Tackling loneliness at university
September 27 2023
Stuart Andrew has partnered with charities including Student Minds and Sporting Wellness and wants students to open up and talk to each other.
There has been a mixed response to the campaign, with some suggesting that it is tokenistic and lacks meaningful infrastructure or long-term solutions.
Loneliness and mental health
Loneliness is certainly a key challenge for students. In a recent You Gov survey, the majority of students who responded to the poll said they felt lonely at some point, but nearly half were worried about being judged if they admitted to it.
There are clear correlations between loneliness and poor mental and physical health in young people, and between loneliness and lower academic attainment.
We know that positive peer friendships and relationships are a protective factor for mental health and can also reduce loneliness. Many young people will have gone through school with a steady group of friends formed over many years. Starting university, it can be a challenge to form new friendships.
The expectation is that they will have ‘the time of their life’ but it’s not always that easy. It can be more difficult for those who are shy or who don’t drink alcohol.
Vital social connections
Of course, loneliness doesn’t just affect university students; it can affect all young people, whether they have gone on to college, apprenticeships or work. Social connection is vital and school can be a natural environment for that.
Loneliness can affect all young people, whether they have gone on to college, apprenticeships or work.
Moving on from there is the challenge. It has been much more difficult for this generation of young people due to the pandemic, and we’re only now beginning to see the effects of that as part of the long tail of Covid.
Teenagers, as well as those with mental health difficulties, were particularly affected. Those years are crucial for social connection and that natural instinct to hang out with their friends was taken away from them.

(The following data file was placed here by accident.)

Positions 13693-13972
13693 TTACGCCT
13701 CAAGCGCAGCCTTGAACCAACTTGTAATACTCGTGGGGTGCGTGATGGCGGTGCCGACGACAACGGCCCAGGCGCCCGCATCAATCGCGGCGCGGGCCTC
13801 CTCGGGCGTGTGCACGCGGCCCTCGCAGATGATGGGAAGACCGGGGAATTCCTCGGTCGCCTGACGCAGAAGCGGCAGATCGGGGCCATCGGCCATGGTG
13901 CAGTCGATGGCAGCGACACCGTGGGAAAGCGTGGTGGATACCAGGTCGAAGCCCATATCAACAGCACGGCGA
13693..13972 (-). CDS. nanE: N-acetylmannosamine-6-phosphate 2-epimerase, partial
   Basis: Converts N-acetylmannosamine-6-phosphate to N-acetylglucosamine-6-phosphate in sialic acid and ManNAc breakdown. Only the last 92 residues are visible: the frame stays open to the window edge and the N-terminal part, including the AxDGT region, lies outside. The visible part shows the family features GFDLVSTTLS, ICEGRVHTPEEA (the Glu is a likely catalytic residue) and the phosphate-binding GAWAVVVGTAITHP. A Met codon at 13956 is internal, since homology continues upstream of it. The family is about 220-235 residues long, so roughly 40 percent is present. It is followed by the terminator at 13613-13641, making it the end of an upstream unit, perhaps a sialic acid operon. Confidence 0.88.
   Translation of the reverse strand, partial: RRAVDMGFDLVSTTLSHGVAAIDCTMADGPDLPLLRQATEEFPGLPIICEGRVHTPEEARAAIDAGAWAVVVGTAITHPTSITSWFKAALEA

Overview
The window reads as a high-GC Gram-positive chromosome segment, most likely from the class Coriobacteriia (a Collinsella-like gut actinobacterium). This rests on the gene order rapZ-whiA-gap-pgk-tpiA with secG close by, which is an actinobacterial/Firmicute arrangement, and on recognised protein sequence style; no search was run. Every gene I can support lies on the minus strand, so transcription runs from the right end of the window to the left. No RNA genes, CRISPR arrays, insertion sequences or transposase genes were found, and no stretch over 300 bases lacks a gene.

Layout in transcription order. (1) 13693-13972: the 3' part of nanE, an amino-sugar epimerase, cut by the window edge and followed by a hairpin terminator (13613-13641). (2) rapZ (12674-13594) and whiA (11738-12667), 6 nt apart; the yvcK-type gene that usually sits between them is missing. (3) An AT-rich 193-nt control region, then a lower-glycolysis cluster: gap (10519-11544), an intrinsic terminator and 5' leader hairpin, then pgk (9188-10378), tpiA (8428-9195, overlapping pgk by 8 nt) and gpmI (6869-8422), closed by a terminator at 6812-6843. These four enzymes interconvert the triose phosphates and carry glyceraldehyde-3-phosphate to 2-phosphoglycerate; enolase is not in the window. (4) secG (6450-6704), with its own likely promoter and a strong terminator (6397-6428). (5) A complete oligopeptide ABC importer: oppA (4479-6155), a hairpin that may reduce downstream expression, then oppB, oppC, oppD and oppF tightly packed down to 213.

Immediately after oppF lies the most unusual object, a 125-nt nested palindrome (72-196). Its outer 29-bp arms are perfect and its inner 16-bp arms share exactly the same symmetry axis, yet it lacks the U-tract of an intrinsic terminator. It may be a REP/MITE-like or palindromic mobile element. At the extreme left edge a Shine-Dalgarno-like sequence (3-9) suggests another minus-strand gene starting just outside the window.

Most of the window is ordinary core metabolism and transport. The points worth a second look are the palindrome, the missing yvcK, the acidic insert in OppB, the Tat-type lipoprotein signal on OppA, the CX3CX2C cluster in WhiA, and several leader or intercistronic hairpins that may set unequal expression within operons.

Our work on loneliness
Finding what works
In terms of tackling loneliness, we need to focus on who is experiencing it, make it easier for them to say that they are struggling and find ways that achieve social connection that work for each individual.
For some, that might mean playing social games online, which can be a great way of making friends and having a social life.
Loneliness as it relates to young people’s mental health and wellbeing is an important issue for the Trust. We are currently involved in a piece of research being carried out by Kings College London with new university students on their experience of loneliness and belonging.
It aims to find out whether there are certain groups or factors that make people more prone to loneliness or whether it is indiscriminate.
It's also looking at what can be done to make students feel more engaged.
In addition to this, we’re part of a collaborative bid with University College London to create a novel, online intervention for loneliness targeted at students at both further education colleges and universities.
From stigma to strength
If you’re struggling with feelings of loneliness right now, take a look at our practical tips and strategies.
You could also listen to the brilliant Stigma to Strength podcast hosted by two of our student ambassadors, Kyanne and Eliza.
And parents and teachers may like to explore the resources on loneliness we produced in partnership with CoRAY.
Stigma to strength podcast: Spending Time Alone
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